PitchBook Data, Inc. is a financial research and analytics company. It helps venture capitalists, private equity professionals and professionals involved in M&A make smarter investing decisions.
From our 2.1 million article data set, we had 4 deliverables:
Sentiment analysis algorithm
Led 3-member team through vision, UX design, and execution
Helping two programmers build front-and-back-end algorithms
Wire framing, wire flows, and prototypes
Liaising with PM, developers, university, and customer success team
I ensured that while we built the UX and algorithms separately, we touched base on core user needs.
As with any design project, I faced a number of constraints. The salient constraints were:
VC users wouldn't be directly accessible.
We had access to an imperfect 2.1 million article data set that required cleaning.
Asynchronous work with PitchBook Data teams.
We received a number of user personas from PitchBook as part of the user research process. The ones below are the most relevant to our scenarios.
In addition, I interviewed PitchBook’s customer success managers, product managers, and developers. My salient numerical findings were:
The final statistic was especially important. This meant that I had to come up with a design solution to make our work accessible to users. Other important findings were:
Heaviest users are analysts at the lowest levels
Most of the sales go to companies or teams; rarely individuals
Market sentiment is a subordinate metric to hard numbers
The specific visualizations are very utilitarian, as VC’s are always in a hurry
The initial flow into the Signals app was as follows. I
Before creating a modified wireflow, I had to create the wireframes for the product itself and model how the product would be accessed at different points in the platform. I created a few paper wireframes and more complete wireframes on Balsamiq.
My modified user flow radically simplified access to the data. The SentiSage userflow is highlighted in blue.
I also created a wireflow combining the wireframes I created with an the user flow.
We decided to visualize our results in as line graphs, as it is one of the easiest chart types to understand and commonly used in the finance industry. The gif below shows Apple's drop in sentiment after the iPhone battery scandal, drawn from our data set.
The above is how the graphs look in the final prototype. It has a few salient features:
Drastic changes in sentiment (+/- 0.2) are tagged.
Sentiment is expressed in natural language (neutral, negative, very positive).
User experience: Integration
I integrated our product at two different widgets to maximize access and increase the <10% access rate to Signals.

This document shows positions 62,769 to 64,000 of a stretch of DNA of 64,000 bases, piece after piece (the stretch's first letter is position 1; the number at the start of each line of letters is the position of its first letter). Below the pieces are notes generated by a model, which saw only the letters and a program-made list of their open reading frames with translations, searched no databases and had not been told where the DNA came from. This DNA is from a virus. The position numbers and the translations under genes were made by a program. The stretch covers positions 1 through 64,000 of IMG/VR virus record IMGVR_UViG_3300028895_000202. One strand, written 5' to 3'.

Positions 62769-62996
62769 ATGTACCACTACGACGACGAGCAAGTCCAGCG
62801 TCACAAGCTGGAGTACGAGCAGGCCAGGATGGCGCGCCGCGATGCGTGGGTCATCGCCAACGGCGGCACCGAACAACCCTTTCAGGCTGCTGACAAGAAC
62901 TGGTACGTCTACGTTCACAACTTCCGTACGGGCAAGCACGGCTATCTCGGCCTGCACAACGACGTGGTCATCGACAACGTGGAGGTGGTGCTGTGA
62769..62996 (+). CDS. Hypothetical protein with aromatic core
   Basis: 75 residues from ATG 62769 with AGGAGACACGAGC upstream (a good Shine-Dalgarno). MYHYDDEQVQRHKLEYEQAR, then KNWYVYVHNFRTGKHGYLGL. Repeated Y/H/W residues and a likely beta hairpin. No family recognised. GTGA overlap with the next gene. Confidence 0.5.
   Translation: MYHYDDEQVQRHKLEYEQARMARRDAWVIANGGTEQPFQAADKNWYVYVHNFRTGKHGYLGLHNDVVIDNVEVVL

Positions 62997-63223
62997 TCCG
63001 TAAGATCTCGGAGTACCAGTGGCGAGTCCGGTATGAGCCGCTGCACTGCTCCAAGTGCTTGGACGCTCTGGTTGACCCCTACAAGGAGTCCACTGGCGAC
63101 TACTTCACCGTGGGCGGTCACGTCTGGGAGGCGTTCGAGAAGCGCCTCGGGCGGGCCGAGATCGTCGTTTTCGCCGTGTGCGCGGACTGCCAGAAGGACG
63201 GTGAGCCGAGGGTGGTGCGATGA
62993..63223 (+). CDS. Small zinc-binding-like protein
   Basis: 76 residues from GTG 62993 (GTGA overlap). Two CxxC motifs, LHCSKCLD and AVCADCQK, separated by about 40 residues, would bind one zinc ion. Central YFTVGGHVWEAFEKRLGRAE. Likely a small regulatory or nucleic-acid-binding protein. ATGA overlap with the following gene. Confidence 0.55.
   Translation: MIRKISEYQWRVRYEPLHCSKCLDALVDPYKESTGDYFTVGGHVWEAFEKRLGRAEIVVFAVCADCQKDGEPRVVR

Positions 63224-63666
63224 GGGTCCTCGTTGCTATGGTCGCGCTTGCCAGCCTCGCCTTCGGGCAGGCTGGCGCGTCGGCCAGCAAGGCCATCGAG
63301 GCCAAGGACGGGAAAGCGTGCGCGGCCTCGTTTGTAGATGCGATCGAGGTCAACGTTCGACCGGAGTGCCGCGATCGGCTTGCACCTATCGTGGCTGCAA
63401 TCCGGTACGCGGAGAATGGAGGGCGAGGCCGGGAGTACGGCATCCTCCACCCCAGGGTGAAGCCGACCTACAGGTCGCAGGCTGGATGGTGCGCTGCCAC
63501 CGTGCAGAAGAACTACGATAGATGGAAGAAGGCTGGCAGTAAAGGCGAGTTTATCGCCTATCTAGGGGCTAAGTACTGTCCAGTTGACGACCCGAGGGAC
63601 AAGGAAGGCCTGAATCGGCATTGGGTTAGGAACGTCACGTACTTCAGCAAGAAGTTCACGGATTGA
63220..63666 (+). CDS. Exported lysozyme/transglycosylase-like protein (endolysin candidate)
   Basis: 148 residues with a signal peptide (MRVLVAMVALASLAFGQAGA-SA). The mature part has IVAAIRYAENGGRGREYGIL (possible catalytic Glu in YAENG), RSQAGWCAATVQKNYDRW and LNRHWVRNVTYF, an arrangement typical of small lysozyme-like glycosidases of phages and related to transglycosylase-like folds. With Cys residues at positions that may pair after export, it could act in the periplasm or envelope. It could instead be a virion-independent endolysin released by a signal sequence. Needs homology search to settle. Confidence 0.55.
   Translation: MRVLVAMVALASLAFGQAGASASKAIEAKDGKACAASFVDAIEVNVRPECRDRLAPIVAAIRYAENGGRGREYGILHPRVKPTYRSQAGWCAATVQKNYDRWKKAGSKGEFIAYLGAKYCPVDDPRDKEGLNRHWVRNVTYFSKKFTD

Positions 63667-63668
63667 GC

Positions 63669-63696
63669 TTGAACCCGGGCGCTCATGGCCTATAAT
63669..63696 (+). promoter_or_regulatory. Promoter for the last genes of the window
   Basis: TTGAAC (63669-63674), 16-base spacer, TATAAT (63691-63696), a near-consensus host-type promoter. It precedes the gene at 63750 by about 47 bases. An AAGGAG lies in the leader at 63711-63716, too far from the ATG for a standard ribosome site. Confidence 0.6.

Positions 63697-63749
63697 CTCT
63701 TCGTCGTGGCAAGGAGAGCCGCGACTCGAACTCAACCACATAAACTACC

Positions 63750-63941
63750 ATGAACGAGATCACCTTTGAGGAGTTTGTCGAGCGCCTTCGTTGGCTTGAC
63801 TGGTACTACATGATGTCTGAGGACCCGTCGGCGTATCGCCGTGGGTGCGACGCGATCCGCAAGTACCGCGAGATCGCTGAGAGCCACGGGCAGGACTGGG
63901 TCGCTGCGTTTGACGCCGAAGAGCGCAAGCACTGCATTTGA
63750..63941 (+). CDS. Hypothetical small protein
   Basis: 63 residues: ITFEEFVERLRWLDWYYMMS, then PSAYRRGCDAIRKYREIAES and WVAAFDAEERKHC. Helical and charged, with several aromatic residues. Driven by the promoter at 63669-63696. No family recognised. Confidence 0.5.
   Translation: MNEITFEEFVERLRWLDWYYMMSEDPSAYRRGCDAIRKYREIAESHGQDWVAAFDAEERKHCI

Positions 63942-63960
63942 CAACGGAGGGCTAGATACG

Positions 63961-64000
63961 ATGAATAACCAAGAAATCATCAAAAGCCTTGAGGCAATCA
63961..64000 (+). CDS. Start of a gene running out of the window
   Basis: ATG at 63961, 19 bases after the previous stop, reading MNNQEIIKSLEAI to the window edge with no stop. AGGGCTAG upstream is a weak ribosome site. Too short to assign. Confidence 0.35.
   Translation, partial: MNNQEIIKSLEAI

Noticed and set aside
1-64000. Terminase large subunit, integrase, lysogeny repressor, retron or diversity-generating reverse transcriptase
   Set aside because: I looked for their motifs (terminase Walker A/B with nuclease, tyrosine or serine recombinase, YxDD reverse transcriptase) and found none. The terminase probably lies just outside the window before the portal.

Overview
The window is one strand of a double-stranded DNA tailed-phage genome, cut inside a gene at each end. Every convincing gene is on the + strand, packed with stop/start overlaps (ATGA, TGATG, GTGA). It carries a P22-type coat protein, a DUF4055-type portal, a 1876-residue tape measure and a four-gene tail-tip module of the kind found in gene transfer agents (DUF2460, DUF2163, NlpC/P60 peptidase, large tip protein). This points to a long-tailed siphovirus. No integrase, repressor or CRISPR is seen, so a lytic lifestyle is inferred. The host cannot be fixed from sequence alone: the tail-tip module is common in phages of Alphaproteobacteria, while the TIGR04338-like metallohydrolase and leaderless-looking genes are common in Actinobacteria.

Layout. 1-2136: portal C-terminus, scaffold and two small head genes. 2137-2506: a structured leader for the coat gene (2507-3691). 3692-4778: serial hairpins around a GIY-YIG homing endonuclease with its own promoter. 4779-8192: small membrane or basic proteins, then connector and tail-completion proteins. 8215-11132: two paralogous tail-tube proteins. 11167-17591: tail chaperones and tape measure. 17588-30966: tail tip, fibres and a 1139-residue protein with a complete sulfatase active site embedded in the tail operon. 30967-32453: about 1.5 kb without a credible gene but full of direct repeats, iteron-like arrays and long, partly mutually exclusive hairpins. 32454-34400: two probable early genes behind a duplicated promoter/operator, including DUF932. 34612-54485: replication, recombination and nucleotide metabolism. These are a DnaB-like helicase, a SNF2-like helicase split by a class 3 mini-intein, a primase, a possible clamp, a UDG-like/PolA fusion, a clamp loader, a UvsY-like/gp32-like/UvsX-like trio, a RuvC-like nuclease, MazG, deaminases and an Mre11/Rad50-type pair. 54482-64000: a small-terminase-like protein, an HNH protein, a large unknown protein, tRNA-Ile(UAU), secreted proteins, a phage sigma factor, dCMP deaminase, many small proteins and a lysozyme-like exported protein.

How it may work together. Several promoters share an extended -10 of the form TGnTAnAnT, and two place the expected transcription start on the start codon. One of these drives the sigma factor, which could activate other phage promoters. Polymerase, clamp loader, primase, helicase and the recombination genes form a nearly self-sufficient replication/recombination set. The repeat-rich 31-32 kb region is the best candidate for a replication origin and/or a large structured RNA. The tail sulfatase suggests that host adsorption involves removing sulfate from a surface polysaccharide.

“Signals” widget: The most logical place for the product to sit, as Signals deals with ephemeral indicators like search engine referrals and social media likes.
“News curated for you” widget: Provides easy integration into a default widget and subverts PitchBook's highly top-down information architecture.
Within the news widget, our product is expressed as a Likert scale label for that article, along with a spark-line.
User experience: Full widget
Sentisage incorporates net sentiment, positive sentiment, and net sentiment. Negative sentiment is prioritized because that's what's more interesting to a VC.
User experience: External access
News access is provided for each data point. The user chooses the data point and can click on the most positive and negative sentences for further exploration.
User experience: Time scaling
Users can dive deep into the data based on the following features:
Easy changes to time scale
“Handles” to scale
Automatic graphical scaling
Time scaling allows the user to contextualize sentiment based on time.
User experience: Company comparisons
The company comparison widget provides VC users a way to look at different companies they might want to invest in. For example, an analyst might want to compare metrics such as stock price, growth rate, sentiment for Facebook with Twitter and Instagram when considering investing in tech.
The salient features are:
Use drop down menu to draw from PitchBook companies
“I was very happy to have you share your insights and process with everyone. You should be proud of what you have been able to accomplish and I hope to be able to harness your insights into new and exciting product opportunities.”
- Michael Mott, Senior Product Manager at PitchBook, Team Datallica supervisor
I led my team to present our work to an audience of 40 PitchBook employees, representing the product team, data team and UX team at the company. PitchBook’s Chief of product also joined the meeting from London. Our main contact and PM at PitchBook Michael Mott gave us his feedback as below:
Once the product is integrated in PitchBook’s platform, it will help their users gauge a trend of market sentiment for different firms. They will base their crucial investment decisions on these and other data points. PitchBook would also introduce this feature during demos and POC as one of the selling points of the platform.
Mott also mentioned that this will help them get more subscriptions for the platform.